Another aspect of the movie that is admirable is the scenery. Most of this movie was shot in Oregon and southern Washington around the forest areas and the rivers, contrasting the peaceful earth with the dark and rather brooding atmosphere of a seemingly harmless yet unjustified prank. I think a lot of the camera choices and the scenery are metaphorical in a sense. It seems weird that a movie like this would have such a dark undertone with a deep message behind it, but really, the film surprisingly advances past Josh Peck cussing out other people. In fact, it makes the cussing almost understandable.
Hi, I'm Marty. I'm a complete asshole!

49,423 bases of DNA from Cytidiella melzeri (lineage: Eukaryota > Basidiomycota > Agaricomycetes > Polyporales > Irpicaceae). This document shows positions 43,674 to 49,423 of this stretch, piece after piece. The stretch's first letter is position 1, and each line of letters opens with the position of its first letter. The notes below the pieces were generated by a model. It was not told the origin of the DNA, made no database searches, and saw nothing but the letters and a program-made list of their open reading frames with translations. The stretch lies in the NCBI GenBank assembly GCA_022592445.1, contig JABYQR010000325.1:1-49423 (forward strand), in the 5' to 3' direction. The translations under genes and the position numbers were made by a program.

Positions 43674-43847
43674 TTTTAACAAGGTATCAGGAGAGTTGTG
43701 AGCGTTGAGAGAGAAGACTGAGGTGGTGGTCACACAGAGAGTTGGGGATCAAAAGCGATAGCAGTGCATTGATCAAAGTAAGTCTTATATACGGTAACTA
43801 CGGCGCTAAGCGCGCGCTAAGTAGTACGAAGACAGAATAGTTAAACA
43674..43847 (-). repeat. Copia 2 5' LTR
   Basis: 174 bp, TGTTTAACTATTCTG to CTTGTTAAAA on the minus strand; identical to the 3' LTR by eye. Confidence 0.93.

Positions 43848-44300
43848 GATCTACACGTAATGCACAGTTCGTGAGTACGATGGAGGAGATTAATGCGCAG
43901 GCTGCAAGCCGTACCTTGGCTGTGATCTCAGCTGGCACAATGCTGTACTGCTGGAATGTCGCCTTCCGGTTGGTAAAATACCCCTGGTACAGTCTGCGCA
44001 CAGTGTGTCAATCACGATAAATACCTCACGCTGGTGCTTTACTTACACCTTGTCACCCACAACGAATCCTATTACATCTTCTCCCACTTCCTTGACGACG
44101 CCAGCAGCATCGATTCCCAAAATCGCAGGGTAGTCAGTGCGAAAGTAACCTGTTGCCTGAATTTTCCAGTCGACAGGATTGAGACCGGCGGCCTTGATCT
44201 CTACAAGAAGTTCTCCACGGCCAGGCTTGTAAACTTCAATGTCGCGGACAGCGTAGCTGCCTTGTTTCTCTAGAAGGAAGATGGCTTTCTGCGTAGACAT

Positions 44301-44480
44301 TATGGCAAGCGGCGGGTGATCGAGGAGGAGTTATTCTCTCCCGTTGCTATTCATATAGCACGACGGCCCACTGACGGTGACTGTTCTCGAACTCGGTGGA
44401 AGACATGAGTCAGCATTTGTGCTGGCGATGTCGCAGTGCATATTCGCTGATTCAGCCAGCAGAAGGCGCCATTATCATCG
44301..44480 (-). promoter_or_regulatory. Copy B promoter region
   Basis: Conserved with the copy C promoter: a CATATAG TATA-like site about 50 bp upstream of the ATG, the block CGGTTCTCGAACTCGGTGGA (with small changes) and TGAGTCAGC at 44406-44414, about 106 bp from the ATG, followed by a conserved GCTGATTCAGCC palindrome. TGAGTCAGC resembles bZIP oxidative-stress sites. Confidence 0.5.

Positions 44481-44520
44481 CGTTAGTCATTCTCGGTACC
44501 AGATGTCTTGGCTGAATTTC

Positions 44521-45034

Everyone except Marty starts thinking twice about playing the prank on George, as he has proven that he isn't as mean as they thought. However, Marty refuses to back down, believing that he has to go through with what he started. Rocky warns him that he'll regret it if he doesn't back down. Marty, being a smug asshole, half accepts it with an ulterior motive. As they progress on the trip, George tells a few dumb jokes, but Sam and the others begin not to mind him so much. All was good up until Marty decided that he wouldn't listen to Rocky or anyone else. He calls for a game of Truth and Dare. Everybody knows that Marty wants to pull off this trick against George, and nobody wants part of it anymore. After a long grueling game of people talking about masturbating, Sam and Millie kissing for as long as you can hold your breath, and Marty "bringing on the penis" as George was taunting, George makes a mistake. He brings up Marty's dead father, forgetting that Marty was traumatized by the event. Marty becomes pissed and orders George to swim home naked like they had planned. Marty tells George the truth about the prank, and that he's done with screwing around. Marty wants him gone, but George isn't believing it, but Sam himself reveals that he wanted to get back at George for getting beat up. However, Sam apologizes and says that he changed his mind, because after seeing that George wasn't such a bad guy, he wanted to be his friend instead. George refuses to believe this and yells at Sam and Millie, using nice colorful words like "jap cunt" and "fucking liar", and even Clyde became a "faggot" who he really hated because he talked about how his dad's asshole worked. George then realizes the true enemy here: Marty. George knows that Marty's weak spot is his dad, so he begins to insult him over and over, as his father had "splattered his brains all over the wall". Marty is sick of it, and Rocky is losing it, not sure what to do other than yell at George. This begins a long and grueling chain of events that will drive some to guilt and others to insanity.